Aprajita further mentions “Employers should be open to working with freelancers as they can bring expertise and talent without the commitment of a full-time role. This could help employers reduce costs and get the job done quickly. It’s a bigger advantage for companies than the freelancers”
Kavita mentions that “For organisations. freelancing depends from profile to profile. Honestly speaking, all the profiles, especially in leadership, hiring cannot be freelancers or they cannot be consultants because one of the biggest challenges that we see with freelancers is commitment, and being in the service industry, keeping your clients happy is very important. So timeline and deliveries cannot be compromised. Quality cannot be compromised. So depending on the profile to profile, you know, you can pick where a full-time employee will work or where a freelancer will work. I would say a mix of both. You know, Freelancer as well as an FTE is always a healthy mix for any organization and in a longer run, run also, you know, it helps the organization to meet larger goals.”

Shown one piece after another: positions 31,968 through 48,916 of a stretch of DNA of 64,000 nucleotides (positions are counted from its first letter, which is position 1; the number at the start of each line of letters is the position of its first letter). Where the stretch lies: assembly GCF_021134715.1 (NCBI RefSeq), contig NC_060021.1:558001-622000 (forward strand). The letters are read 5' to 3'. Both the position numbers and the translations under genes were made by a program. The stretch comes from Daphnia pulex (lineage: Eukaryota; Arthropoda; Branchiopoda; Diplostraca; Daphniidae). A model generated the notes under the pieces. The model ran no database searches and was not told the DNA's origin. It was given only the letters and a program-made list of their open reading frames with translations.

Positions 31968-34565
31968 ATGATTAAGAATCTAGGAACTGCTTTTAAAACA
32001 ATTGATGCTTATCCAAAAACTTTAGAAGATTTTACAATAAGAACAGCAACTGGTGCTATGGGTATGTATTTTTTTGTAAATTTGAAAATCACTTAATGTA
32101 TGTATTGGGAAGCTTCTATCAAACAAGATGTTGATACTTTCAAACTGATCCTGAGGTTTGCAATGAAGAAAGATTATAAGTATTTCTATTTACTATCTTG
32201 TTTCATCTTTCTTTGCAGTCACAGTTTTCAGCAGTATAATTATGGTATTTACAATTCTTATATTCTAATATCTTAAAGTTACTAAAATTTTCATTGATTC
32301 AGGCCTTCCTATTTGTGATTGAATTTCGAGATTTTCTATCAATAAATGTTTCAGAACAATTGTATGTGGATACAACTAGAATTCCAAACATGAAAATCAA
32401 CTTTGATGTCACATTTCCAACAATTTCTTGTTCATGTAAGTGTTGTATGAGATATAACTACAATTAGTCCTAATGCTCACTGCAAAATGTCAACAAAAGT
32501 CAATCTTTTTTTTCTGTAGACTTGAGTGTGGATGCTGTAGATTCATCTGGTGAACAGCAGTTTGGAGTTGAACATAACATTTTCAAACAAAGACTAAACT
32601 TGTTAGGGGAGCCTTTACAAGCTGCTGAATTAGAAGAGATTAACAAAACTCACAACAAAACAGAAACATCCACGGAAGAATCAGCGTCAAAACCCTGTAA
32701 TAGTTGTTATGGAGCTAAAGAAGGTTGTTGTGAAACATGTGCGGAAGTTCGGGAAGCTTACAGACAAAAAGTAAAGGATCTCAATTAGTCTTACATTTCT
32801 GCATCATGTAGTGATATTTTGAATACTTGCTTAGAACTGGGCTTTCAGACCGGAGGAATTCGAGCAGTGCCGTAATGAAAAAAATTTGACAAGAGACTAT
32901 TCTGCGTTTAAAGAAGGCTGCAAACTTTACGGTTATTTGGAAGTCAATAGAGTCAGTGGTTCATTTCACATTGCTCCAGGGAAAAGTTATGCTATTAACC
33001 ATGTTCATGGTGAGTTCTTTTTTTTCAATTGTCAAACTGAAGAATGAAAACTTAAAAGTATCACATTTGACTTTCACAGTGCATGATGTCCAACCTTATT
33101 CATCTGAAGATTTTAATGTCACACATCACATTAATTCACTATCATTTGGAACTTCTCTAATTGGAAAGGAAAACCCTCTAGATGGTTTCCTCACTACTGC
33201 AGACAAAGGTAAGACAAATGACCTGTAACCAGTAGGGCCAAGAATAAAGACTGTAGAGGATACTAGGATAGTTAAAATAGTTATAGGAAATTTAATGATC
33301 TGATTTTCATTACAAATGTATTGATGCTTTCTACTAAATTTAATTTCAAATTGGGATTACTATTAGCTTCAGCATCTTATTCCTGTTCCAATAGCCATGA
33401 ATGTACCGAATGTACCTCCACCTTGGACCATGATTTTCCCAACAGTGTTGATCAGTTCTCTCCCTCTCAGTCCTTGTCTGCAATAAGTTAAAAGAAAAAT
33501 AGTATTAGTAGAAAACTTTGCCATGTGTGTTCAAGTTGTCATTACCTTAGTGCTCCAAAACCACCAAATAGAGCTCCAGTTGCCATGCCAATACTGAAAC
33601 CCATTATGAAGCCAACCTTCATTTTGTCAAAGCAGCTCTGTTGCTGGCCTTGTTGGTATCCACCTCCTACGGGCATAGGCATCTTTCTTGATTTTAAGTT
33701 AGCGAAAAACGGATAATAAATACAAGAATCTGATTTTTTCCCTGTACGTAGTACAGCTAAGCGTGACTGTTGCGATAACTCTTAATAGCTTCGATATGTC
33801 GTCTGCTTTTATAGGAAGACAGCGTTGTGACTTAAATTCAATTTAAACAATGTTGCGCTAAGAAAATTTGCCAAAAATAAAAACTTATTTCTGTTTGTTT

Aprajita says “It seems that bringing in a senior-level consultant for a limited period of time may be beneficial for the organization in order to make changes and manage them effectively. However, we need to keep in mind privacy and security issues. It is important for organizations to ensure that their employment contracts are legally strong and have clear clauses to protect the organization from any potential risks. It is also important to be transparent and fair with freelancers and consultants about the terms of the contract.